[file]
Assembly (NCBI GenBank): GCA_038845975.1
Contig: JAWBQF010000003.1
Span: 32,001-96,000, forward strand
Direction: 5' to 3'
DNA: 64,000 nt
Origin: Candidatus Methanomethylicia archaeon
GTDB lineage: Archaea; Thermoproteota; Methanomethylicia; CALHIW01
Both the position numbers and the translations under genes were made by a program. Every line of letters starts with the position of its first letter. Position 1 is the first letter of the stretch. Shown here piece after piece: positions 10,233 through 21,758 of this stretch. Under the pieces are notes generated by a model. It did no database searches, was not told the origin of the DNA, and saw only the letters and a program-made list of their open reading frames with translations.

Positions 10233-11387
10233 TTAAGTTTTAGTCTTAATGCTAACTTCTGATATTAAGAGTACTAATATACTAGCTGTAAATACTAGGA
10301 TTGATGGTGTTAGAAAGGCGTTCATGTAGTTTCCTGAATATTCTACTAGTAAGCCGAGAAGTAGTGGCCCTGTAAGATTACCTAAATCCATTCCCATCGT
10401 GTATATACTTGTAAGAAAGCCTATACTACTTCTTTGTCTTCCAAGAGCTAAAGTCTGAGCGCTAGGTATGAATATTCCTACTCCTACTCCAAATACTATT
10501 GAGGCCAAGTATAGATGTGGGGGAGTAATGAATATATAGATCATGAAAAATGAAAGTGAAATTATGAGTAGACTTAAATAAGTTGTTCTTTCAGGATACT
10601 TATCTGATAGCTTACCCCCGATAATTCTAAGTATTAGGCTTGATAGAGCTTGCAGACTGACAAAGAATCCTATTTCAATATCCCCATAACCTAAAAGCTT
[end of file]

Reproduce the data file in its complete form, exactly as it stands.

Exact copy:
Assembly (NCBI GenBank): GCA_038845975.1
Contig: JAWBQF010000003.1
Span: 32,001-96,000, forward strand
Direction: 5' to 3'
DNA: 64,000 nt
Origin: Candidatus Methanomethylicia archaeon
GTDB lineage: Archaea; Thermoproteota; Methanomethylicia; CALHIW01
Both the position numbers and the translations under genes were made by a program. Every line of letters starts with the position of its first letter. Position 1 is the first letter of the stretch. Shown here piece after piece: positions 10,233 through 21,758 of this stretch. Under the pieces are notes generated by a model. It did no database searches, was not told the origin of the DNA, and saw only the letters and a program-made list of their open reading frames with translations.

Positions 10233-11387
10233 TTAAGTTTTAGTCTTAATGCTAACTTCTGATATTAAGAGTACTAATATACTAGCTGTAAATACTAGGA
10301 TTGATGGTGTTAGAAAGGCGTTCATGTAGTTTCCTGAATATTCTACTAGTAAGCCGAGAAGTAGTGGCCCTGTAAGATTACCTAAATCCATTCCCATCGT
10401 GTATATACTTGTAAGAAAGCCTATACTACTTCTTTGTCTTCCAAGAGCTAAAGTCTGAGCGCTAGGTATGAATATTCCTACTCCTACTCCAAATACTATT
10501 GAGGCCAAGTATAGATGTGGGGGAGTAATGAATATATAGATCATGAAAAATGAAAGTGAAATTATGAGTAGACTTAAATAAGTTGTTCTTTCAGGATACT
10601 TATCTGATAGCTTACCCCCGATAATTCTAAGTATTAGGCTTGATAGAGCTTGCAGACTGACAAAGAATCCTATTTCAATATCCCCATAACCTAAAAGCTT